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Am J Pathol. 2000 Jan;156(1):347-53.

Overexpression of aromatase leads to development of testicular leydig cell tumors : an in vivo model for hormone-mediated TesticularCancer.

Author information

1
Department of Gynecology and Obstetrics , Division of Animal Resources, Departments of Pathology and Laboratory Animal Medicine, Emory University School of Medicine, Atlanta, Georgia 30322-4710, USA.

Abstract

Despite recent advances in diagnosis and treatment of testicular cancer, its causes remain unknown. The most common conditions known to be associated with testicular cancer are cryptorchidism, infertility, and overexposure to pesticides or radiation. Recent studies also indicate hormones may play a crucial role in testicular tumorigenesis. Our studies show that about half of the male transgenic mice overexpressing aromatase in testis were infertile and/or had larger than normal testicles. Gross pathology and histological analysis showed the mice to have Leydig cell tumors, unilaterally or bilaterally. Serum estradiol levels for transgenic mice were at least twice as high as those for nontransgenic mice. Expression of aromatase and estrogen receptor were also very high in testicular tissue of transgenic mice compared to nontransgenic mice. Consistent with increased estrogenic activity in the testicular tissue, we also saw an increase in the levels of genes involved in cell cycle that are regulated by the estrogen. To obtain a better understanding of the biological significance of testicular tumorigenesis, a reliable animal model is necessary to clarify the mechanisms and correlations associated with human cancers. Here we describe such a model, which shows that overexpression of aromatase results in increased estrogen production and a changed hormone milieu, leading to the induction of testicular cancer (Leydig cell tumors). This predictable and useful model is a potential tool for the study of testicular tumorigenesis, hormonal carcinogenesis, synergistic action of other carcinogens on hormone-induced tumors, and tumor dependency on endocrine factors.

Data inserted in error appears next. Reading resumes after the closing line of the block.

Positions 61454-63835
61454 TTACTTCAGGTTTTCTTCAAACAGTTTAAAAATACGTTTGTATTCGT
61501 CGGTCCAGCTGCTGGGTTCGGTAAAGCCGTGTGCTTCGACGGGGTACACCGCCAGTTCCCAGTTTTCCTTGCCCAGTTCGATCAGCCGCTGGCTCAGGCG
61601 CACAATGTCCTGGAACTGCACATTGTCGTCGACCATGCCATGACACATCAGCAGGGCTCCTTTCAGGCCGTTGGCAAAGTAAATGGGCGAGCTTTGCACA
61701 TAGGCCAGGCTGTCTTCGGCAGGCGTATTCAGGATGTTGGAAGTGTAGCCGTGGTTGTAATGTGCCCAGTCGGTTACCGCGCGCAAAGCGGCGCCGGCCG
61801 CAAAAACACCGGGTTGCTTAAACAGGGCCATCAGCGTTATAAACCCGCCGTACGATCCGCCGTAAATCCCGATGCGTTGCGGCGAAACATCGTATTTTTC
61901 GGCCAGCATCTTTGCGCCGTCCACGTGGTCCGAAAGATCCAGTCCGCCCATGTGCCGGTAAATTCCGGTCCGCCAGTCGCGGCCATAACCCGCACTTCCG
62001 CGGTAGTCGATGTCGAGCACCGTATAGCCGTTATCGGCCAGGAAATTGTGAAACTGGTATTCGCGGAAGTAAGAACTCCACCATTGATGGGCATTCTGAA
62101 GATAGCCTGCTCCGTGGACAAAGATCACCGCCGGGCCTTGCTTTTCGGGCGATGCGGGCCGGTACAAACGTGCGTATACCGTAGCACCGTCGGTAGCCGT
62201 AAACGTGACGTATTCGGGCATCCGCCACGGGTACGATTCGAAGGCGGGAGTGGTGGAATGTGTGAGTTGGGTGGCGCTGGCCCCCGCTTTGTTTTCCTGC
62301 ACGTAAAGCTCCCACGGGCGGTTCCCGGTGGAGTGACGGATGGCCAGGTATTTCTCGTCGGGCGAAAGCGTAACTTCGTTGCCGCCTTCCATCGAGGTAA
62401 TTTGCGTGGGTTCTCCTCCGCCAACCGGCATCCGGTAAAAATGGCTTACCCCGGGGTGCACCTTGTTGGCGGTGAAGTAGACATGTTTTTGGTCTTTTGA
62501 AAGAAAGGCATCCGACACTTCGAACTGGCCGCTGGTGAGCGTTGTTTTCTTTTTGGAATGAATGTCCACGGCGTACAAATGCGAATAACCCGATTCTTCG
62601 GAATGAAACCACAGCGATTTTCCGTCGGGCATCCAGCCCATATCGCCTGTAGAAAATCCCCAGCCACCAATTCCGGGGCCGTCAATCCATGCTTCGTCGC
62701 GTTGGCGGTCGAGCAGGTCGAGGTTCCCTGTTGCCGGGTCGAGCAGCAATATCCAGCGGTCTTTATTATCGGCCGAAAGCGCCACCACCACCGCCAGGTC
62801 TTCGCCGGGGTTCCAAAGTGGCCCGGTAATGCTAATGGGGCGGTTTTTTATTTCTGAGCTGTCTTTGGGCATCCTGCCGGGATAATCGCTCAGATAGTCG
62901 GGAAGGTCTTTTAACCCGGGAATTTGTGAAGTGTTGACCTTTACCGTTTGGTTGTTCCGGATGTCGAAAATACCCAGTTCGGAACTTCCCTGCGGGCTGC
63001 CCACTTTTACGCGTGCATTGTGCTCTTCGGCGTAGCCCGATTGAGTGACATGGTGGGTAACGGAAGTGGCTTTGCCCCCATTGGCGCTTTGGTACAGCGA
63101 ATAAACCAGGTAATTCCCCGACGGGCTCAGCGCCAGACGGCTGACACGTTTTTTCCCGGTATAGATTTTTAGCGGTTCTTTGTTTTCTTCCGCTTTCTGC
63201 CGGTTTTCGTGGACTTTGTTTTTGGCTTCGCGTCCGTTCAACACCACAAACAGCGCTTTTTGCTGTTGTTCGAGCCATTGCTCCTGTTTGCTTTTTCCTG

PMID:
10623684
PMCID:
PMC1868612
DOI:
10.1016/S0002-9440(10)64736-0
[Indexed for MEDLINE]
Free PMC Article

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